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8 Sports Your Dog Can Play

If movies have taught us nothing else, it's that animals have great potential as athletes. In movies, golden retrievers can play basketball, mules can kick field goals, and chimps can play hockey. Unfortunately, when you try to recreate any of these scenarios with your own pets, it's inevitably disappointing. Don't give up yet, though. Dogs can be pretty stellar athletes in the right context. So why don't you and your dog try a sport a little more suited to their four-legged abilities? Like, for instance, one of these:

1. Flyball

Any old mutt can run around. Being a teammate is tougher, though. Flyball seeks to build this sort of fellowship. It's a relay for teams of four pooches to test their speed and catching abilities. Teams of four dogs are lined up at a start line, and when the first dog is released, he dashes down the 51-foot course, clearing four hurdles along the way, and hits a spring-loaded "flyball box." The box shoots a tennis ball into the air. The dog jumps up and catches the ball, then runs back down the course to the starting line, where the next pooch takes off. The first team to get all four members through the course wins, but penalties are assigned for dropping the ball or starting before the previous dog crosses the finish line.

Flyball originated in southern California in the 1960's and received a serious boost when Herbert Wagner invented the spring-loaded ball-launching box. According to the North American Flyball Association, the sport's popularity has advanced to the point where timing and scoring is done electronically. The team Spring Loaded holds the world record for the event; all four dogs completed the course in 15.22 seconds combined.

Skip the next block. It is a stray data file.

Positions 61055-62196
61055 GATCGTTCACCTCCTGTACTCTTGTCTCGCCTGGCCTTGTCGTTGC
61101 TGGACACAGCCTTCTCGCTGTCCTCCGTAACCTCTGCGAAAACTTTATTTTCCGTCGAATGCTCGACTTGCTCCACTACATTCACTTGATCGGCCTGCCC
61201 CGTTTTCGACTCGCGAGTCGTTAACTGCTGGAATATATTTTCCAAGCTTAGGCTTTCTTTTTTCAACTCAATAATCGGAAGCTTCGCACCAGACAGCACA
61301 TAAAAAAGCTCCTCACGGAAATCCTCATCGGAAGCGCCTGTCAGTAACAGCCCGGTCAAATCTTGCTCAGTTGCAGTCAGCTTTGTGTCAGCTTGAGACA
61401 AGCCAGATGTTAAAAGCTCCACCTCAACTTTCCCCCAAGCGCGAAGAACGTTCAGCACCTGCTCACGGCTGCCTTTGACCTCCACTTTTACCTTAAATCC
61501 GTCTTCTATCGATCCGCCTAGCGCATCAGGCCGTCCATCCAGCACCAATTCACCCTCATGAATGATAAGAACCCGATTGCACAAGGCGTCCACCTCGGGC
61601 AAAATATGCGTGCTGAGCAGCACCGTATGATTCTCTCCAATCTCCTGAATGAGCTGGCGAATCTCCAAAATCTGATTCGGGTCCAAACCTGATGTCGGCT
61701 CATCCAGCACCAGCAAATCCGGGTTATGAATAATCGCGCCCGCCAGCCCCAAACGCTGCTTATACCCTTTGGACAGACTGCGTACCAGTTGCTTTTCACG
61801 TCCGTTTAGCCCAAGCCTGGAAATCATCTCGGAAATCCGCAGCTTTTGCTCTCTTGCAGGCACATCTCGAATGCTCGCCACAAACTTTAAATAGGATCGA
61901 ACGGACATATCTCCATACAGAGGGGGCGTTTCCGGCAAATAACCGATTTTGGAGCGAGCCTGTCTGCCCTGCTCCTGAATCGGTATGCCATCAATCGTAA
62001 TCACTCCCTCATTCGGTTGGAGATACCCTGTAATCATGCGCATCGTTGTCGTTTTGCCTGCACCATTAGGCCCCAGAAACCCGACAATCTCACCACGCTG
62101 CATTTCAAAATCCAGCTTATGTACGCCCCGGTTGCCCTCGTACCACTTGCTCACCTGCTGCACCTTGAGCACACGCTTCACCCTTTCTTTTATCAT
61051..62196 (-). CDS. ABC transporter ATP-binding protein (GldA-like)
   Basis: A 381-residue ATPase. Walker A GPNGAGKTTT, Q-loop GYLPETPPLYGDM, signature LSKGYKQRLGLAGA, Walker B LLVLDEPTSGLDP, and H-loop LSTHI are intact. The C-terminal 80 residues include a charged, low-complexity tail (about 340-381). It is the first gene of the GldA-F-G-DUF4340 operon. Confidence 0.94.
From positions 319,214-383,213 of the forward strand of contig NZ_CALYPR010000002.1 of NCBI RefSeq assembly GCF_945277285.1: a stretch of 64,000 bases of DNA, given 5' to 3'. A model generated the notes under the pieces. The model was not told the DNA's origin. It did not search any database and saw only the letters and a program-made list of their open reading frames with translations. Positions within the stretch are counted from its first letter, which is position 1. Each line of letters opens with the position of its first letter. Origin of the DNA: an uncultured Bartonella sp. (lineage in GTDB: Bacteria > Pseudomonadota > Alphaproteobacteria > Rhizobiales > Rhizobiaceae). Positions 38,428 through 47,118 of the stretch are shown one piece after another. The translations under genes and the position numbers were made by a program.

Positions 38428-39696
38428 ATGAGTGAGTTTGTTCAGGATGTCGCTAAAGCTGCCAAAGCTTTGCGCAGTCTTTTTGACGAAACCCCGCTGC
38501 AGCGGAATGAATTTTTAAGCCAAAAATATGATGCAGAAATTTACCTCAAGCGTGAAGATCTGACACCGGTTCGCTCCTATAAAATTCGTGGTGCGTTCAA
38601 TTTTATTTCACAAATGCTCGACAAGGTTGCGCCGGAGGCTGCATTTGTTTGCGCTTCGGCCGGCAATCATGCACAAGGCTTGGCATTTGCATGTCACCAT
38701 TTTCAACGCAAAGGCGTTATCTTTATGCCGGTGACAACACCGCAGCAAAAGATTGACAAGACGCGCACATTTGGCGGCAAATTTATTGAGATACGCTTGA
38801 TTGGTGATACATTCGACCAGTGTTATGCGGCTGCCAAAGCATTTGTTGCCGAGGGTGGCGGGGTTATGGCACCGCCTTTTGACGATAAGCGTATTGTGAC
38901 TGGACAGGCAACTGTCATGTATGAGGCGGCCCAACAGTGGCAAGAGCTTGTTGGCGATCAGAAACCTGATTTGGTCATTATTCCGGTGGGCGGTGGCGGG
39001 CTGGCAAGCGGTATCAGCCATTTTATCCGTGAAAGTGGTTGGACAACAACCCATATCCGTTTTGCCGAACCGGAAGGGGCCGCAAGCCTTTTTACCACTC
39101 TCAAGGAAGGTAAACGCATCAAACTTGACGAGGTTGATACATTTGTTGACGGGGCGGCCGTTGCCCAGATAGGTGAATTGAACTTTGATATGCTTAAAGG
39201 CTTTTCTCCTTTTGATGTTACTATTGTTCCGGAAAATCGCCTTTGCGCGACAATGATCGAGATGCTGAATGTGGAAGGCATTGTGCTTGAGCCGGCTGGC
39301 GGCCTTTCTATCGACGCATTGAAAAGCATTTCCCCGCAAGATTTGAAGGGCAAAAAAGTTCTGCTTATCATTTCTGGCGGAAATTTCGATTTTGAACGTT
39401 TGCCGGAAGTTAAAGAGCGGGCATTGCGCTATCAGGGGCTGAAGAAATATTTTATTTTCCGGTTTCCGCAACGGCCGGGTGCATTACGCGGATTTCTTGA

2. Musical Canine Freestyle

Your dog can sit, stay, and roll over, but can he dance? Musical canine freestyle lets pooches get down to their favorite tunes. In the event, dogs and their handlers pick a song and choreograph a dance routine, and then they boogie. The sport, which originated around 1989, showcases a dog's obedience and athleticism while also building teamwork between dog and handler. Each dog-handler pair's routine is then judged on its artistic and technical merit. Really, you should just watch this fantastic video of a routine straight out of Grease.

3. Bikejoring

Have you ever gone out for a bike ride, only to wish someone could just pull you along? That's where bikejoring and your dog come into the picture. Like its cold-weather relative skijoring, bikejoring involves having a team of harnessed dogs pull a biker. Any type of dog that could be used for mushing and pulling can be used for bikejoring. The sport encourages communication and teamwork between the dog and the rider; otherwise the cyclist is likely to end up in a ditch. The dogs seem to love it, and it makes some impressive videos like this one possible.

4. Earthdog Trial

When you see a dachsund or a miniature schnauzer, you probably don't think, "Ah! That's a vicious killing machine!" If you were a rat, though, you'd probably see things a little differently. For years these kinds of small dogs, along with many breeds of terriers, were prized for their abilities to control rodents. Their diminutive statures allowed them to slip into underground tunnels and nests to catch rats and other pests that hid in dens.